Opponents of expansion at Heathrow and Gatwick airports are indulging in flights of fancy by promoting the case for a fourth London airport, a senior executive at BAA, the privatised former British Airports Authority, said yesterday.
The construction of another airport could destroy the achievements of one of the few sectors of British industry to have grown during the recession, Stan Maiden, BAA's research director, warned.
Mr Maiden chose the conference at London University's Royal Holloway College in Egham, Surrey, to fire the latest salvo in a war of words with the Airports Policy Consortium, a grouping of local authorities opposed to further development at the two major London airports.
BAA maintains that unless some development takes place at Heathrow, the airport could lose its status as the world's busiest international hub.
Mr Maiden accused the consortium of making inaccurate projections of air traffic growth to press the case for expansion at Stansted or a development on a man-made island in the Thames estuary.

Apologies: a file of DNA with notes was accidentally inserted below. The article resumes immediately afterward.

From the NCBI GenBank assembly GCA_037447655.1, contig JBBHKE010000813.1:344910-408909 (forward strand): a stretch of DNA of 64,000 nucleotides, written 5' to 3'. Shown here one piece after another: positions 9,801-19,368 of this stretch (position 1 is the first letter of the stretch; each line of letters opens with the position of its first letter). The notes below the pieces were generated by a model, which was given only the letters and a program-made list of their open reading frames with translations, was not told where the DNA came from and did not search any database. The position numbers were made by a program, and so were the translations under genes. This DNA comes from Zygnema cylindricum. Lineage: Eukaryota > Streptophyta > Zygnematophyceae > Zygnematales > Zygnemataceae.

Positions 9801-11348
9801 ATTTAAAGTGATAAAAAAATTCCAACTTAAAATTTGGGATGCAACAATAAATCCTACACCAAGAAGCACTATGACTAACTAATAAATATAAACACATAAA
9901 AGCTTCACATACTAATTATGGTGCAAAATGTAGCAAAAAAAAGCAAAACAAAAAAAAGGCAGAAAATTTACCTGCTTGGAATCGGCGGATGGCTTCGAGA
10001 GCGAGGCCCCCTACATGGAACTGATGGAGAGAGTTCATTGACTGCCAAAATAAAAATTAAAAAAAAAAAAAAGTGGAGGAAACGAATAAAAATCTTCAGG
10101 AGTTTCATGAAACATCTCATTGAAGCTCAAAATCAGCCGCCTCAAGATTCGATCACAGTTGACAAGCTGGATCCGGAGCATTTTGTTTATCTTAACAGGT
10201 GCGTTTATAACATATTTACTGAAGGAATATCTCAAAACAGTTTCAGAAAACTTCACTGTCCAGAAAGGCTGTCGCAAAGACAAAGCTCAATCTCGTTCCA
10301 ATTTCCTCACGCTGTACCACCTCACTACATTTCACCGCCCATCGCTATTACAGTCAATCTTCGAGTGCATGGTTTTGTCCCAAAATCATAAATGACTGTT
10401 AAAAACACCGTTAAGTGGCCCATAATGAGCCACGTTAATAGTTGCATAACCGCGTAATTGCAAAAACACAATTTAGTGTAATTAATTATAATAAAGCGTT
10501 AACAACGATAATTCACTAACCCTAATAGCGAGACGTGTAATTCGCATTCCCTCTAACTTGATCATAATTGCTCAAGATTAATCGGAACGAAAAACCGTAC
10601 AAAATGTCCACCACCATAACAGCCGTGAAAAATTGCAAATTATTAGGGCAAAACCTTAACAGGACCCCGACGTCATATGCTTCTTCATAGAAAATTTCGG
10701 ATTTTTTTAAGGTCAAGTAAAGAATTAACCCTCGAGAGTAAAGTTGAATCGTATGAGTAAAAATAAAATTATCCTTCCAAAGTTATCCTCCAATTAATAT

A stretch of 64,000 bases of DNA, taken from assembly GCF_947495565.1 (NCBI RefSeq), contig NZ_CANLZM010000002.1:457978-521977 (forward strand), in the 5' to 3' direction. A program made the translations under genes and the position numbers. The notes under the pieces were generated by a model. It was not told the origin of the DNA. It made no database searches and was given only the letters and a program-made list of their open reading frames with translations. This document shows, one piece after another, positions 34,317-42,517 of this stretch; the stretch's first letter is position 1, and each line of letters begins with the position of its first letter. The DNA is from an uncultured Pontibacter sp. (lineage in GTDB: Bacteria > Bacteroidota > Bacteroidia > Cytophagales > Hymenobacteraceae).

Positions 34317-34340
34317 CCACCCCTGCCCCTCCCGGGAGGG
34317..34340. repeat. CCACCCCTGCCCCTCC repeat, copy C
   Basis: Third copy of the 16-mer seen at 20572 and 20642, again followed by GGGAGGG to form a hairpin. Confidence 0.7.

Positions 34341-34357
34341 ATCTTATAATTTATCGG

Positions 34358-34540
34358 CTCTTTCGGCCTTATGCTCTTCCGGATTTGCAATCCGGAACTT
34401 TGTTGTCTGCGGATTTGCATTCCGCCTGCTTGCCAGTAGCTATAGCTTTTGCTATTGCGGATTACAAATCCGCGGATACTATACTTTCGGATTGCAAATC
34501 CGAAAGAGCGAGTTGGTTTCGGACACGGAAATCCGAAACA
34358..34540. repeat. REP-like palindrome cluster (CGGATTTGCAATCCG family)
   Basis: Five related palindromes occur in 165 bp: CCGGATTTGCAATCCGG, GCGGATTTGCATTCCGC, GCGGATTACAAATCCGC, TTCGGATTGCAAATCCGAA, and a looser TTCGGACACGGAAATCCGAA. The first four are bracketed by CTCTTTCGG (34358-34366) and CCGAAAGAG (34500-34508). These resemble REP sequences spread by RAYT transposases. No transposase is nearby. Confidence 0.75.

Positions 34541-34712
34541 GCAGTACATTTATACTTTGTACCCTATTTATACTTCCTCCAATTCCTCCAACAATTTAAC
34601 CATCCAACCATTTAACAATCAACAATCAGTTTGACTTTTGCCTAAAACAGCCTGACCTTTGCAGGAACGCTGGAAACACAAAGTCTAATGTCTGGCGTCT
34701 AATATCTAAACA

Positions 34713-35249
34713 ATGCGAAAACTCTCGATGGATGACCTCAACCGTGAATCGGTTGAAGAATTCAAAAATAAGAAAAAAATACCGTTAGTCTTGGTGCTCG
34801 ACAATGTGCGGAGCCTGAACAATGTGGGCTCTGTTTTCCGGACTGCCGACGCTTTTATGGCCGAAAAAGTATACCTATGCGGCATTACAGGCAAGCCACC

He accused the consortium of presenting itself as an 'honest broker' seeking a rational solution to airport congestion, while its real objective was to prevent even modest expansion at Heathrow or Gatwick.
BAA maintains that its ambitions are limited to the building of a fifth terminal at Heathrow to enable the potential of existing runways to be realised. Mr Maiden said mere contemplation of the reaction to the environmental damage that would be associated with building another runway at Heathrow was sufficient to ensure it would never be on the agenda.